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Let’s say you're rolling out 50 new desktop PCs, each with a 4GB hard disk. You install OSs and a suite of applications, and you locate users’ home directories on the PDC. When you’re done, you examine the installations and realize that you have more than 3GB of unused disk space on each PC. That’s 150GB of storage space sitting idle. What can you do?
One option is to distribute essential files and folders across your network for increased fault tolerance. You can create hidden shares on the PCs for storing your important files, assigning the appropriate Windows NT security permissions to them. And you can do this using two utilities, Shutdown and Robocopy, from the Microsoft Windows NT Server 4.0 Resource Kit.
Start by implementing a policy that prevents users from shutting down these PCs and requires them to log off or lock their workstations when leaving them for any length of time. Next, you can make a shutdown batch file for your network and schedule it to run automatically. Create a batch file along the following lines:
Note: You might have security problems when copying user directories, depending on how you created them.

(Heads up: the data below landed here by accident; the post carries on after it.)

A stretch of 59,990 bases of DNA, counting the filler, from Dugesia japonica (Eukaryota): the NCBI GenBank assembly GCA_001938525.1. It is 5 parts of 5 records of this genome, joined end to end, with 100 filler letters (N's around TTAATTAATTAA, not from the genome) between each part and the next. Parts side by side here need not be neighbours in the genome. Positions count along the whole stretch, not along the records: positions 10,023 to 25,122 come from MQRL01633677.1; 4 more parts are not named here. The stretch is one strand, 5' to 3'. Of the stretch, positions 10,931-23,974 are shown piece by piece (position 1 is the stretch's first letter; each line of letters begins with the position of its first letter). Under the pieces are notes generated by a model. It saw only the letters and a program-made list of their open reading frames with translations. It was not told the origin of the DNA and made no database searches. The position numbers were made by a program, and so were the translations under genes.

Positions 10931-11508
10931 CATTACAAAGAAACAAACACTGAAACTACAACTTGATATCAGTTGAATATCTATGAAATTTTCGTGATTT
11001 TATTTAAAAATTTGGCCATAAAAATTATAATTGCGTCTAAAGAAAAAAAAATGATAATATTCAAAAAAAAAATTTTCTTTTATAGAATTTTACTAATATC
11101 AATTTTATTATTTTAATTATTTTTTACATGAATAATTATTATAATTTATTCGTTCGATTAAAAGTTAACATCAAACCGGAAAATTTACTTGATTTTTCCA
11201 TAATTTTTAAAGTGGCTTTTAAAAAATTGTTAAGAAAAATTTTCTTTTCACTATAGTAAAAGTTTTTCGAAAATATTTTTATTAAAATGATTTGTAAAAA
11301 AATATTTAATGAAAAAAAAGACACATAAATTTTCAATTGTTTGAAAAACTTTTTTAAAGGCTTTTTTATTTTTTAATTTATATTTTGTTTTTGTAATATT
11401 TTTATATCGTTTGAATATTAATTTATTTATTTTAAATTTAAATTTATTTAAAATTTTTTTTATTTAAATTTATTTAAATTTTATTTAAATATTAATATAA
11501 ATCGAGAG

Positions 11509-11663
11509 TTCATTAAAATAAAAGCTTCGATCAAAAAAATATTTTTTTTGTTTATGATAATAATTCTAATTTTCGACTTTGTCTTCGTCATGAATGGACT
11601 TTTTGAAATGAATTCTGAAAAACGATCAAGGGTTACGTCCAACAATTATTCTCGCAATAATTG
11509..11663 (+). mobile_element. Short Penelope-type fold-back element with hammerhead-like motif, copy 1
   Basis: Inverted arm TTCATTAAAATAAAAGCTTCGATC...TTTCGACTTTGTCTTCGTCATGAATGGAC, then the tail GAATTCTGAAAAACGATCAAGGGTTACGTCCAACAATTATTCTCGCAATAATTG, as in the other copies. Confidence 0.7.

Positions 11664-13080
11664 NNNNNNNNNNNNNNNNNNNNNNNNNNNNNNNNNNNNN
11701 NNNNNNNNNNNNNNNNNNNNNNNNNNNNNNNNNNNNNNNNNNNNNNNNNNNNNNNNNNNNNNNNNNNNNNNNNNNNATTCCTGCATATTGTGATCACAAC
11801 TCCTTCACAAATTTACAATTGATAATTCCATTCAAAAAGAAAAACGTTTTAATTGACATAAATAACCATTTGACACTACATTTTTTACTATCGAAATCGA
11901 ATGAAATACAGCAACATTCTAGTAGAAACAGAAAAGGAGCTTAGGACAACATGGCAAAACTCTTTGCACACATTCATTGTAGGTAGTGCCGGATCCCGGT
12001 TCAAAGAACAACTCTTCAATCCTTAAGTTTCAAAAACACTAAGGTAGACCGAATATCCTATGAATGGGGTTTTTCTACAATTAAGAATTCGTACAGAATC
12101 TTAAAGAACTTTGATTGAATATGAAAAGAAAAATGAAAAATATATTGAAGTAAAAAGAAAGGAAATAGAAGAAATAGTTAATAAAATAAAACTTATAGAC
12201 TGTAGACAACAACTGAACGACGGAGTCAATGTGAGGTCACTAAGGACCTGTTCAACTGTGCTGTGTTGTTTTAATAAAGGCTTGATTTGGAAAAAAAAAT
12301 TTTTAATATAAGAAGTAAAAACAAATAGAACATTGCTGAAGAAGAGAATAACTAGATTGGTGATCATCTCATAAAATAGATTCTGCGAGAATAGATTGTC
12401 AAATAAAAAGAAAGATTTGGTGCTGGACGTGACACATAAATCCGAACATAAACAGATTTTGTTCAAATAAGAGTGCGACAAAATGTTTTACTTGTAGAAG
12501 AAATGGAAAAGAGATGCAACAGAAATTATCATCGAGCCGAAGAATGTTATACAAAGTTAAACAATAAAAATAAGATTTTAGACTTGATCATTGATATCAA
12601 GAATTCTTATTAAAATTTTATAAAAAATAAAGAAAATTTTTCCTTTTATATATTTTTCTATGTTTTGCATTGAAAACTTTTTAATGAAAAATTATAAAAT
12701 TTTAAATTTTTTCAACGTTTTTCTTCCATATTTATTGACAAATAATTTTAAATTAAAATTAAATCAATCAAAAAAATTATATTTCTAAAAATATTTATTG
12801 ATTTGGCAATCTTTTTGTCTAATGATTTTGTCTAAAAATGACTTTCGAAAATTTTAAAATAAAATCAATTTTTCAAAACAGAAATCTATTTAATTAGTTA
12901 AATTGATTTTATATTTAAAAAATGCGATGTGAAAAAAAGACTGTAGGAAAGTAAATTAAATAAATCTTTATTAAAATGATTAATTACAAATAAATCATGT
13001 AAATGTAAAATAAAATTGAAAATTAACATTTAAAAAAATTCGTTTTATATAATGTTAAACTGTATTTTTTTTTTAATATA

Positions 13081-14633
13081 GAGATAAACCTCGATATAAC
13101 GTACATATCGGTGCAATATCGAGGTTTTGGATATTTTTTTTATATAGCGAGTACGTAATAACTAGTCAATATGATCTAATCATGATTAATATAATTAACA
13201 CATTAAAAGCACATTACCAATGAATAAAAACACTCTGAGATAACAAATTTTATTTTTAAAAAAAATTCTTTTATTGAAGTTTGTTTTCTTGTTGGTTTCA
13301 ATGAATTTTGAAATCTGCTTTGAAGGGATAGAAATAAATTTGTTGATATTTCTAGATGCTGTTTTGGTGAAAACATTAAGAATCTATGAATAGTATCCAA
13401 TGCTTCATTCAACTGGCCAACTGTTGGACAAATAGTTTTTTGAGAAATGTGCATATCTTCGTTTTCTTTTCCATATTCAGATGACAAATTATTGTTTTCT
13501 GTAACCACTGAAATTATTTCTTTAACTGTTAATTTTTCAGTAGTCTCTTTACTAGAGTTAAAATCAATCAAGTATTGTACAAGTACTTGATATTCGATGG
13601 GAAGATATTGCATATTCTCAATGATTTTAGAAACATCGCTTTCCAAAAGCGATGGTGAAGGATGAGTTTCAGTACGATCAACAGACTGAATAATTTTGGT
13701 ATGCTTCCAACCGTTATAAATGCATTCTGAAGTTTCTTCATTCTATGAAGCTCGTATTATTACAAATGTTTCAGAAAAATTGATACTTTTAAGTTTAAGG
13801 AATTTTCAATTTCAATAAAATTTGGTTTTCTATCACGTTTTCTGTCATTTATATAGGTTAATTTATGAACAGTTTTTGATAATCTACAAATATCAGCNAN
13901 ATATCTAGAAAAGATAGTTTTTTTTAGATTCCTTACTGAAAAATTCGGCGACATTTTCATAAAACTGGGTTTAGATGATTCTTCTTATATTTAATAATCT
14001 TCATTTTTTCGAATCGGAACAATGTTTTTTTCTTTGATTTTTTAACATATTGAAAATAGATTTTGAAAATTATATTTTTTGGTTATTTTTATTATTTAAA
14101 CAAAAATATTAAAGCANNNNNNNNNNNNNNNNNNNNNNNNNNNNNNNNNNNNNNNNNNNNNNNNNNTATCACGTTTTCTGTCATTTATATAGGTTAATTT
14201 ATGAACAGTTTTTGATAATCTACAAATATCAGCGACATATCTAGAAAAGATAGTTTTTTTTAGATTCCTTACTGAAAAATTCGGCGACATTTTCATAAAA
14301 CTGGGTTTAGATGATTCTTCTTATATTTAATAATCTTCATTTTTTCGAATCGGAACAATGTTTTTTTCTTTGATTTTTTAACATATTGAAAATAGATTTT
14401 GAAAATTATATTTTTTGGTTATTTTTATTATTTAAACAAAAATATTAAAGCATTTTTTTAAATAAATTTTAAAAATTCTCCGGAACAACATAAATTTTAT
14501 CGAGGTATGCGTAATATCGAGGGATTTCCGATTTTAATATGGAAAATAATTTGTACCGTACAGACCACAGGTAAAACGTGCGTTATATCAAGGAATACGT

The /purge switch lets you make mirrored copies on the destination PC. Robocopy checks the source directory and deletes any files or directories on the destination directory that are no longer present in the source directory (see the Resource Kit for an explanation of Robocopy and Shutdown switches).
Use the At command, NT’s scheduler service, to run this batch file after hours or during periods of low network utilization, and you'll have distributed copies of important network files and make use of the idle hard disk space on your network. You can copy and distribute anything of importance to your environment for ease of restoration and fault tolerance. After the initial copy process, Robocopy copies only those files that have changed. And you can tell Robocopy which file types to copy or exclude and which directory structures to copy or exclude.